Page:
She tossed her overdyed head and slunk off.
"Stop fighting with your food," Pierce muttered sullenly.
"Gladly," he muttered back. People were still looking. Taylor started sweating in stolen clothes. This was a cop hangout. This was a god damn cop hangout and any minute now, someone was going to notice—
"Sent me out here with a fucking new mark..." Pierce griped again. He pointed his nose at Taylor. "I don't know what a scrub like you is even doing with us."
Taylor gulped as he noticed more than one head turn their way, "Ah, Pier—Stern..?" he hinted.
"You should have stayed out where we found you," he jabbed, "feeding fish guts to that damn stray."
The young lycan's whole body seized up. "That has nothing to do with this or why we're here."
Pierce wasn't done. "You think that just because you can shoot straight that you can hold your own with what walks in this city?"
"I can control my change and that means I'm of age!" The words came out as a snarl. Taylor found himself on his feet. "The boss thinks I'm good enough for this job, and that—"
"Doesn't mean shit if you can't hack it!" Pierce was standing too. "Why do you think he paired you up with me? He hopes your dumb ass will learn something, dickhead."
"Then why choose a sheep-hugging asshole for a teacher?"
"'Cause you're not worth anyone else's time 'til you change your attitude!" Pierce slashed one hand almost to Taylor's throat. "If you stop thinking that you already know everything about this job then we might not have to bury your damned carcass."
"You are such a—" Taylor cut off at a roar assaulted him from all sides. For a second he thought they were under attack. He tensed, one hand going toward his weapon as he cast around the sea of faces for the pasty-pale skin that meant death dealer.
Then he realized that half the clientele were on their feet. And they were applauding.
The gray-touched man from earlier took a step away from his booth. Laughing just a bit, he nodded to Pierce. "Partnered you up with a rookie, huh man?"
Pierce cocked an eyebrow. "Something like that," he answered. Taylor felt his face burn.
"You should listen to him, kid," the human went on. "Sounds like he knows what he's talking about. It's harsh out there."
If Taylor hadn't been watching, he wouldn't have seen the gloat hovering around Pierce's fangs.
"You're all right, pal," the human laughed, "except maybe for that sheep part. That's sick, man." He turned to Pierce, brow creasing the tiniest bit. "You look new. Just transfer in?"
"Yeah," Pierce answered.
Someone dumped ice water into Taylor's angry blood.
"Up north a ways," Pierce answered.
"Where abouts?" asked the cop, smile dimming just a hint. "Which precinct?"
"Sixteenth..." Pierce improvised. Taylor could only watch. From the corner of his eye – hell, from all of his eye, the damn guys were everywhere – he could see some of the other patrons get up and come closer. Some of them were in uniform. Some were probably off duty, but damn it, in this part of town that didn't mean nobody was carrying.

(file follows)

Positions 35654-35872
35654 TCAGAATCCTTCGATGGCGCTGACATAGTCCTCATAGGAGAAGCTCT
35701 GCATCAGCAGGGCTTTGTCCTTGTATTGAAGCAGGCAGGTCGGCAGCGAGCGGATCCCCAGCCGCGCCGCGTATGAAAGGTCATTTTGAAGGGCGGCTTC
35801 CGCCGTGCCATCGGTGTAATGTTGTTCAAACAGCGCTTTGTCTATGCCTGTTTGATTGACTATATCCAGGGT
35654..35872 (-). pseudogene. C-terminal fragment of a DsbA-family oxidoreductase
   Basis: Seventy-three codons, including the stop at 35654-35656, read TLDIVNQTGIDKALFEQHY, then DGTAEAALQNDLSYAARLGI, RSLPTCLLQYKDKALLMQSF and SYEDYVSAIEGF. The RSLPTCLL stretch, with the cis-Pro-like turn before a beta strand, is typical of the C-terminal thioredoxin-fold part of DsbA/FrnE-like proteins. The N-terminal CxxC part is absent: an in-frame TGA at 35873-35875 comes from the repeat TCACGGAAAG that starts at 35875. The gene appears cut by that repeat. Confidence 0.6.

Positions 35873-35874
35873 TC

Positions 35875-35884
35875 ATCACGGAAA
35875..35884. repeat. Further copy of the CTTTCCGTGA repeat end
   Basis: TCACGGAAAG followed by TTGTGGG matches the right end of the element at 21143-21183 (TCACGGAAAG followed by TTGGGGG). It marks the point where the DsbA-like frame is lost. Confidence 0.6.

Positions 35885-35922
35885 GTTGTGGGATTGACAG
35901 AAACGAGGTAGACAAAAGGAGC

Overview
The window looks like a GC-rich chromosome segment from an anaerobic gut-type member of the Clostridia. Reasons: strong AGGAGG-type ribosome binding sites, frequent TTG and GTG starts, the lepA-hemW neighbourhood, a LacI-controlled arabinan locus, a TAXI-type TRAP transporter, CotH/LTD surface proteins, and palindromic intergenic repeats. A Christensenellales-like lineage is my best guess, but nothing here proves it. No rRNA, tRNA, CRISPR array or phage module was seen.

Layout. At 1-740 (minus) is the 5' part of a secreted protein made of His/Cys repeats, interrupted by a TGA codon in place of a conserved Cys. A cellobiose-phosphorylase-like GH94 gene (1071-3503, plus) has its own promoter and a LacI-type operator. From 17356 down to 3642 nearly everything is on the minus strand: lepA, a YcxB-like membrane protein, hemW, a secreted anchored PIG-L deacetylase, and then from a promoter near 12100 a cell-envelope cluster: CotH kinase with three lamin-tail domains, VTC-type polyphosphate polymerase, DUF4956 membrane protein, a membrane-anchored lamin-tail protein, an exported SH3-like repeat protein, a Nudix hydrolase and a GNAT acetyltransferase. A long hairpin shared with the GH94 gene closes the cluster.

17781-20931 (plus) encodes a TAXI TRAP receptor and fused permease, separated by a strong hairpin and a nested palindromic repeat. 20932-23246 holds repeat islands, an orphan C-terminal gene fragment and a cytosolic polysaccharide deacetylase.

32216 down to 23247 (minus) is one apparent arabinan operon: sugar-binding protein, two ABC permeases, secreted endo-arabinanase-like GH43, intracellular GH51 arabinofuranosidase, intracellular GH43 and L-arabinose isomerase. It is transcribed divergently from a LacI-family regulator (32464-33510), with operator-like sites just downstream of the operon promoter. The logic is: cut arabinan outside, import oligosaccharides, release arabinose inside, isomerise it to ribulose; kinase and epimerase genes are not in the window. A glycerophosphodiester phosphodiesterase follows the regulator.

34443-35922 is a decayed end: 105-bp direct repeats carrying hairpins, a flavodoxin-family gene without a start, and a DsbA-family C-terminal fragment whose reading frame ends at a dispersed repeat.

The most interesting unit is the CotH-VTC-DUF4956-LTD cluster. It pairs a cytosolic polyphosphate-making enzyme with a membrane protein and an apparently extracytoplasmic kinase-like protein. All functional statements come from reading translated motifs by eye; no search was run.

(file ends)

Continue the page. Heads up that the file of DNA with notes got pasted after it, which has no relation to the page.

"Stern," Taylor interrupted, trying his baby-fat smile again. "You know we're not from sixteenth." He wasn't expecting it to work, of course. "We're from—"
"What's your captain's name?" the gray man was asking, all the ease gone out of his manner.
"Lu— eh Bob," Pierce lied again. Taylor could feel the eyes settling down on them both, could feel the sweat leaking down Pierce's brow, could feel hands moving toward radios, toward sidearms.
Damn damn but fuckdamnit... Taylor hated getting shot.
The gray man's eyes narrowed again. "What's your badge number?"
"Uh..." Pierce faltered. "Five?"
Breaking news: Carnage at the South Street Diner. Five police officers and one employee were found horribly mangled not two hours ago. Surviving witnesses seem confused, but preliminary reports suggest feral dog attack. The department of animal control has been dispatched to apprehend—
Lucian clicked off the radio, planting one palm on the corner of Singe's lab table. "I," he began, voice pulsing with leashed rage, "gave you one job to do!"
"Lucian," Pierce began, "we did what you asked us to; we got the new mark's location—"
"Which does us no good if the vampires realize what we're up to, come after us in force and kill us all," Lucian didn't have to shout. He never had to shout. "If I could spare the men," he said, fixing them each in turn with that predator's eye, "I would have both your heads for putting our cause in danger. This is not some daylight raid for food or equipment," he said. "These next two nights will determine whether our species vanishes from the earth," he fumed, "and it's moments like these that make me wonder if the vampires are the real reason we're dying out."
Pierce took a breath. "What I don't understand is—"
"All you have to understand," Lucian commanded, "is the task I've set for you. Since I cannot replace you," he said, "I will have to trust you one more time. Can I rely on the two of you not to start any more brawls with the human police?"
"Yes, Lucian," Talyor answered immediately. Pierce growled his assent.
The leader dismissed them with a nod of his head and they turned toward the exit shaft.
Pierce grumbled as the door clanged shut behind them. "I still don't—"
Taylor snarled in exasperation, both hands twitching. "It's the number that's stamped on the badge, Pierce."
Pierce twisted the silver shield around in his palm, both eyebrows lifting. "Huh," he nodded.
Where to send the blame: drf24 (at) columbia . edu
Disclaimers: This piece is – God, I love fanfiction – almost completely unresearched. I freely admit that the diner, the police officers and even the waitress are styled after U.S. and not Hungarian models. I don't pretend to know crud about real police officers and where they hang out. I can, however, commend the police forces of more than one American city for their restraint and professionalism.